Four experts will review the latest evidence-based guidelines on mechanical ventilation liberation, address the role of noninvasive ventilation in liberation from the ventilator, and discuss nonconventional methods for weaning in two highly challenging diseases during Tuesday’s session Ventilator Liberation: Challenges to Weaning the ‘Difficult to Wean’ Patient. The session starts at 3:45 pm in room 294. One of those experts and chair of the symposium, Michelle Cao, DO, FCCP, answered these questions from the Daily News.
Why is successful weaning from mechanical ventilation a challenge in acute-on-chronic respiratory failure syndromes?
→ Traditional weaning protocols are designed for patients with acute respiratory failure, and may not be applicable to all types of respiratory failure. Neuromuscular patients, for example presenting with acute-on-chronic respiratory failure, have limited “respiratory reserve” due to progressive neuromuscular respiratory weakness. Many patients are already dependent on nocturnal and/or daytime ventilatory support. Traditional weaning protocols do not take this into account and therefore patients are at high risk for failing extubation.
What are the current protocols for weaning?
→ Protocols for ventilator liberation are not standardized across ICUs. That being said, the 2017 clinical practice guidelines on ventilator liberation, a joint effort from ACCP/ATS, recommends performing a spontaneous breathing trial (SBT) with inspiratory pressure augmentation rather than without (T-piece or CPAP). For high- risk patients who have passed SBT, the guideline recommends extubation directly to noninvasive ventilation.
What are the different unconventional weaning methods for respiratory failure in COPD and neuromuscular disease?
→ “Unconventional” is the best term to describe ventilator liberation strategies for this high-risk group of patients. It would depend on the patient’s underlying medical condition, especially if the patient is dependent on home ventilatory support nocturnally or full time. For the neuromuscular patient or hypercapnic COPD patient, “weaning” protocols are not the best strategies to help the clinician determine a successful extubation. For example, extubation directly to noninvasive ventilatory support with high-pressure support (high inspiratory pressure, very low expiratory pressure) to augment ventilation and tidal volumes is probably the best approach for a neuromuscular patient whom is dependent on full-time home mechanical ventilation, noninvasively. Extubation directly to noninvasive ventilation is also recommended for the hypercapnic COPD patient. For neuromuscular patients, aggressive and scheduled implementation of mechanical in ex-sufflator (i.e. cough assist) pre- and post-extubation is also key to keeping the patient extubated.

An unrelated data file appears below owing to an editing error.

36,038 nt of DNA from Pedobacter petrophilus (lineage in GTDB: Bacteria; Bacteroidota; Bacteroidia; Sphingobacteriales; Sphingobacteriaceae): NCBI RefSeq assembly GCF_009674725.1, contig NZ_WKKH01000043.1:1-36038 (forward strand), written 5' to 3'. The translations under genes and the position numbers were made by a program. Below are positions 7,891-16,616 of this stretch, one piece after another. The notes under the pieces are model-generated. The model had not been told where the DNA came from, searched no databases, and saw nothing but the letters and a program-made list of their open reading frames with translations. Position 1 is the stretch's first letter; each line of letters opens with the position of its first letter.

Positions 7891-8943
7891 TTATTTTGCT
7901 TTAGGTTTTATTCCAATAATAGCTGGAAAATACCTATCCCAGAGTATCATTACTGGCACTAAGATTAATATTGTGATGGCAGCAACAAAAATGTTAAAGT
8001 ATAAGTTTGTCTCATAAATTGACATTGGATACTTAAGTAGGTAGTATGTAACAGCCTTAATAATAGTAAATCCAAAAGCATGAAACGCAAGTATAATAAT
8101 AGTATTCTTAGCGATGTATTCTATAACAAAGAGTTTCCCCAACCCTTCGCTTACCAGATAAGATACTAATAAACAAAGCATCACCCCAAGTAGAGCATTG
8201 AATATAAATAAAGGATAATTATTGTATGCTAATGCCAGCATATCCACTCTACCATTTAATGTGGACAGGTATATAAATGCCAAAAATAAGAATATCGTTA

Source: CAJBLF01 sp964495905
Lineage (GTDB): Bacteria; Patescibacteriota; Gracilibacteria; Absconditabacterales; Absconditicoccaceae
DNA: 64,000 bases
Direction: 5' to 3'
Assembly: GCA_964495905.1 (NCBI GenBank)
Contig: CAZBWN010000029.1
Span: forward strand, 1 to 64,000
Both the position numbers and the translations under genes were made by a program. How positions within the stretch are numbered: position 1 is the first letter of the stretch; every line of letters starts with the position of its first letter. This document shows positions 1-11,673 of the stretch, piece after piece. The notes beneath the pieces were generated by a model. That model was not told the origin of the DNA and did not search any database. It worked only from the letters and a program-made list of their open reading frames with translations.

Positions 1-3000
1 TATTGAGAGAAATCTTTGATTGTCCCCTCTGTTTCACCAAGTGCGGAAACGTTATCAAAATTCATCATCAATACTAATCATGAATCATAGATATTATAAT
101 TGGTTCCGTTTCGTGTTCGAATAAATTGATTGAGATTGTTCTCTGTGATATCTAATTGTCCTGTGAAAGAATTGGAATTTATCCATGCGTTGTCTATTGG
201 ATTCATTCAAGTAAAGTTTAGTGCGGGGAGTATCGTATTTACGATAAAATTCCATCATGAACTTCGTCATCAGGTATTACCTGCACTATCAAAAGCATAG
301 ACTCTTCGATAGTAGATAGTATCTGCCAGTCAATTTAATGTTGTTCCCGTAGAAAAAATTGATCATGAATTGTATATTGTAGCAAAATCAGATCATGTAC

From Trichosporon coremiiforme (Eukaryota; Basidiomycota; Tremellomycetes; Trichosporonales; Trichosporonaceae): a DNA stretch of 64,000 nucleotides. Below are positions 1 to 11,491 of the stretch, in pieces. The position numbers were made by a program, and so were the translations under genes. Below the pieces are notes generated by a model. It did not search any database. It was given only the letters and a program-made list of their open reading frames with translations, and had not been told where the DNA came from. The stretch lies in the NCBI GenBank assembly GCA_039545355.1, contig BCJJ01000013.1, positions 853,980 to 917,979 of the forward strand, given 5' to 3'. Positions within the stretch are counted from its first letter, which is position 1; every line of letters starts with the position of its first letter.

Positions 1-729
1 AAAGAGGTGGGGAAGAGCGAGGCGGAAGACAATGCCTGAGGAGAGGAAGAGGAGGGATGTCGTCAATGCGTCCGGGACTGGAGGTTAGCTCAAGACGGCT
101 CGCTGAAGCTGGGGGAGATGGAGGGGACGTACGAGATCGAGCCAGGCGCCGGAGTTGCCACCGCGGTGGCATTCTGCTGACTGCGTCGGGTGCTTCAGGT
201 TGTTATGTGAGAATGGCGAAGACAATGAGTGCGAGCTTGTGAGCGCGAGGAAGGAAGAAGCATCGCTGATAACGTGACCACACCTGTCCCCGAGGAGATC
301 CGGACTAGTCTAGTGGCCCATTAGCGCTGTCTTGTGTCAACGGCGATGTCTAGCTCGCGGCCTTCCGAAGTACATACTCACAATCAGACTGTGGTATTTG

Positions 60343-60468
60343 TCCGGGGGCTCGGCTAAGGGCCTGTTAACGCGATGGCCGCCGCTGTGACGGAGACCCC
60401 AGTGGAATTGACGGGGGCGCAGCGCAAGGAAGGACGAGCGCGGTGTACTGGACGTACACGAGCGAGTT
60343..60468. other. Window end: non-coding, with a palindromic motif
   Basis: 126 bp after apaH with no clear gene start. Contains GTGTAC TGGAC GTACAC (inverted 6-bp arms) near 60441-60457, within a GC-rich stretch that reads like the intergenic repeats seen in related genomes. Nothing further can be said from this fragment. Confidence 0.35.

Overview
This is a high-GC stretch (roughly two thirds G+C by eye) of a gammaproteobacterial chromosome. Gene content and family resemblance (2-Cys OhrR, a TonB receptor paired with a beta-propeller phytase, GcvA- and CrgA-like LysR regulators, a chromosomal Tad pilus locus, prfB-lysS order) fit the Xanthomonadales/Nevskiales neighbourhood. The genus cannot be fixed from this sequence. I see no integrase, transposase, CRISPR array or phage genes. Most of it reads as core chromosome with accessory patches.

How did these methods come about?
→ Previous studies have shown effectiveness of extubation directly to noninvasive ventilation to be successful in patients with hypercapnic respiratory failure. We are lacking robust clinical trials and clinical practice guidelines for the neuromuscular population specifically.
How does noninvasive ventilation come into play here?
→ Noninvasive ventilation is key to successful extubation for the hypercapnic respiratory failure patient. Dr. John Bach, who is considered to be a pioneer in respiratory care of neuromuscular patients, once quoted, “You do not wean from the ventilator; you wean from the endotracheal tube.” Many of our patients are already dependent on home ventilatory support noninvasively, so it does not make much sense to “wean” them from the ventilator, but rather, wean from the endotracheal tube, back to their baseline, which is dependence on home mechanical ventilation.
→ What other points/key takeaways do you want attendees to come away with?
I hope that attendees will be more aware of the critical care management of acute-on-chronic hypercapnic respiratory failure, in particular neuromuscular disease and hypercapnic COPD. Clinical practice guidelines are needed for the critical care management of the acute on chronic respiratory failure patient, specifically those whom are dependent on home mechanical ventilatory support at baseline.